Examples of merit models are game apps. Driving data is converted into a score and drivers compete for recognition.  Competition is the primary motivation because it is fun, and because nobody wants to be a loser.  Adding a reward, like a cash bonus for the most improved driver, maintains interest. Clearly, competition will promote driver improvement, but is still not targeted driver training.

Demerit models look for problems and assign targeted driver training.  Specific behavior, for example speeding, results in lessons assigned to the driver on how speed can be dangerous.  This achieves driver improvement in two ways.

  1. The driver learns how speed can be a danger to himself and others through the lessons assigned.
  2. The driver doesn’t want another course assignment that he has to complete after work hours, so he changes his behavior.

The goal is to provide a custom training course based on need.  Each driver is assigned lessons based on their driving deficiencies. A program like this is often administered by the Safety Department in larger companies, but in small and medium size businesses, who is going to do all that? Many businesses would like to implement targeted driver training, but only if it is a “hands off” approach.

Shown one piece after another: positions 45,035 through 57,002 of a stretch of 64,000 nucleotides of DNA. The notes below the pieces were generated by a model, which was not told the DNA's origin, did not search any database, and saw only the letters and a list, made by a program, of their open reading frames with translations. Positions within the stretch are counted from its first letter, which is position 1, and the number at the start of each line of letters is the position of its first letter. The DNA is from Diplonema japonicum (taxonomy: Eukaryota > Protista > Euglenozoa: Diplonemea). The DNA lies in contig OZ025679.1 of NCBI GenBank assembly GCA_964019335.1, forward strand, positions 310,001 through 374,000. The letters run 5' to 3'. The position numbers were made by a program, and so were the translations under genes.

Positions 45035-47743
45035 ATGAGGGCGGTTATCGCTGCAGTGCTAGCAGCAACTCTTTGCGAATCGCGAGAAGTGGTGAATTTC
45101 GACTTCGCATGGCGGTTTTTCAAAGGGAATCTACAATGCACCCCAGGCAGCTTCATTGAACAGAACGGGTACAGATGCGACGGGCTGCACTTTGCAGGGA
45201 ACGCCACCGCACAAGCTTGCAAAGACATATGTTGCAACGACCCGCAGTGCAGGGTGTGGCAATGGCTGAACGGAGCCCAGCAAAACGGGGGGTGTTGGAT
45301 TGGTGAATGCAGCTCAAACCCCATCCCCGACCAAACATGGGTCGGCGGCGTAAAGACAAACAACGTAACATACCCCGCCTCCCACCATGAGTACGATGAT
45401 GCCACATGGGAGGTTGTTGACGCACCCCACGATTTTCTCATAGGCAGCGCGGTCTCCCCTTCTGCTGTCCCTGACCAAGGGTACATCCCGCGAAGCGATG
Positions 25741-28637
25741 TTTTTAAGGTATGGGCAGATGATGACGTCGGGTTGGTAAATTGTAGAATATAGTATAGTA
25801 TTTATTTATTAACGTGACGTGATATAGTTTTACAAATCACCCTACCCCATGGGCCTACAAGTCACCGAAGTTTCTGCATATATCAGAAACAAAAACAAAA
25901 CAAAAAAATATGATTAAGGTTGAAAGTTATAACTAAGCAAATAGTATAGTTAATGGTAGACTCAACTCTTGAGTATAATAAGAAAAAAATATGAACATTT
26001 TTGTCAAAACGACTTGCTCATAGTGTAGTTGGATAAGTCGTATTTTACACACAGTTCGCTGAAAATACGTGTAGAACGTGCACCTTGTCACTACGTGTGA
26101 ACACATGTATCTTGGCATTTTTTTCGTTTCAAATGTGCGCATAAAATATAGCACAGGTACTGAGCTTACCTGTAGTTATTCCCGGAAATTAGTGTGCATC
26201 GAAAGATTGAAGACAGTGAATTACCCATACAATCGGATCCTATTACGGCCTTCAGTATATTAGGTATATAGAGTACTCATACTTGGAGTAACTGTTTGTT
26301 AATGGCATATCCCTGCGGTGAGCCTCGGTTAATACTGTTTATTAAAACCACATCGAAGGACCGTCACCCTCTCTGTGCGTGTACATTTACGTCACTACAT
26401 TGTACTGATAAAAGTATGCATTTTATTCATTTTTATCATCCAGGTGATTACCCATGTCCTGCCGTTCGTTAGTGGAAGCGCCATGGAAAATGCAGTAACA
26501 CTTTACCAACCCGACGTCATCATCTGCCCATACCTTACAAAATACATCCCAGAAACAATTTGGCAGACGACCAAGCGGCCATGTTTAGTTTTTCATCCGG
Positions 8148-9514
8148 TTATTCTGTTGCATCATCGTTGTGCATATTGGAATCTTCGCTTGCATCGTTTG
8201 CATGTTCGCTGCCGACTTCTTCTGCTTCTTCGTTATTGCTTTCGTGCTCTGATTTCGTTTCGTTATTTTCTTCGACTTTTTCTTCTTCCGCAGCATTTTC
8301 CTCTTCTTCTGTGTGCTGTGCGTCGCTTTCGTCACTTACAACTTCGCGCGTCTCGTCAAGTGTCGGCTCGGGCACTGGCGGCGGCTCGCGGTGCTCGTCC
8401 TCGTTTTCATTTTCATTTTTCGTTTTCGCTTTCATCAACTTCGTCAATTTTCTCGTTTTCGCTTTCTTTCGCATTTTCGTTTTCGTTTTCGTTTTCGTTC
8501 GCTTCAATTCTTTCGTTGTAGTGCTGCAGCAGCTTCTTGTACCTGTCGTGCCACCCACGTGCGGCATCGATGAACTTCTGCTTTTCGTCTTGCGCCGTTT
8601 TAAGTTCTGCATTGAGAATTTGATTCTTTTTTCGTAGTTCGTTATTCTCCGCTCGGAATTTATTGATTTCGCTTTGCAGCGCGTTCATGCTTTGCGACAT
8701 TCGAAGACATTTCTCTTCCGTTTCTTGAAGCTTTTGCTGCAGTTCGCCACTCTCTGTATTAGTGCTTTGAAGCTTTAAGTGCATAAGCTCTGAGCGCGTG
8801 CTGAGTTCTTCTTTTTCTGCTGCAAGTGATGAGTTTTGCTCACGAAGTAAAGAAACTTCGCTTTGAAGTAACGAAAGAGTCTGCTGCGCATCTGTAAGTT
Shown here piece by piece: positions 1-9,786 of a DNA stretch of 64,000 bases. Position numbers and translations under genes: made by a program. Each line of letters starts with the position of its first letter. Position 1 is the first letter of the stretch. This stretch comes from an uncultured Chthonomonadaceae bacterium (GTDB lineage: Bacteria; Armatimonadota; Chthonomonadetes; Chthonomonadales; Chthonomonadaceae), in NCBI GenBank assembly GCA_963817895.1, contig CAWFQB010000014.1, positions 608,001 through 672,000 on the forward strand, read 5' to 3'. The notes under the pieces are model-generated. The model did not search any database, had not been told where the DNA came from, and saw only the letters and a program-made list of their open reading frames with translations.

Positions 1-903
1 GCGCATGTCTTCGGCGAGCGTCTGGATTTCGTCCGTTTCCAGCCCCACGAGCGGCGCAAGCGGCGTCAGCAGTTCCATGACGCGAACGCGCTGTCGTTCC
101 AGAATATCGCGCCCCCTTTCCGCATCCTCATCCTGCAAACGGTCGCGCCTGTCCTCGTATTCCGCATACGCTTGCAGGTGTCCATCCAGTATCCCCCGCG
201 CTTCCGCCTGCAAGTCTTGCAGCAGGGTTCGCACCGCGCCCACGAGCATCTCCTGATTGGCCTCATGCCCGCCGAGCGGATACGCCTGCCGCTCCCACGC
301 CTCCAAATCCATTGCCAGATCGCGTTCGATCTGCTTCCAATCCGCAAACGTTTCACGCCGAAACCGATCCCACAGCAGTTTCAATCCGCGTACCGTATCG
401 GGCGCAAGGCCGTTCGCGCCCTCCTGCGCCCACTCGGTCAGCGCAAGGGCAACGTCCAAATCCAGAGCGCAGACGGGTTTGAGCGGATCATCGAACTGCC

Predictive Coach course modules

Predictive Coach Course Modules

The Keys to Automating Driver Training

To automate the process your GPS tracking system provides the data directly to the training app.  Training content on a variety of subjects is organized into courses and lessons.  When thresholds for unwanted behavior are met, the app assigns the appropriate training to the driver.  Drivers access training from their personal devices, and no supervision is needed. Training is easy to use, interesting, and focused on driver improvement. Managers only need to be notified when drivers fail to complete the assigned courses, but they can review lessons assigned and completed if they want.

Predictive Coach meets all of the criteria.

  1. Improves driver behaviors with a data driven training program
  2. Eases the burden of safety monitoring through automation
  3. Eliminates willful negligence around driver discipline
  4. Integrates seamlessly with your Geotab tracking solution
  5. Proven to produce results through targeted driver training

Predictive Coach automated driver training has been evaluated by Virginia Tech Transportation Institute is proven to reduce dangerous driver behavior.

Predictive Coach Study Improvement Graph

Individual Predictive Coach courses contain 3 to 7 individual lessons.  The lessons are automatically assigned to drivers when exceptions to rules occur.  The driving rules used are the ones you configure with tolerances you set.  Managers are notified when assigned lessons have not been completed, and they appreciate the compact dashboards and reports that are available for reviewing and comparing drivers. Drivers can complete the courses on laptop, phone or tablet from virtually anywhere.

That fits our definition – automated driver improvement through targeted driver training.

Schedule a demo to learn how Predictive Coach is affordable, easy to implement and protects your fleet and organization.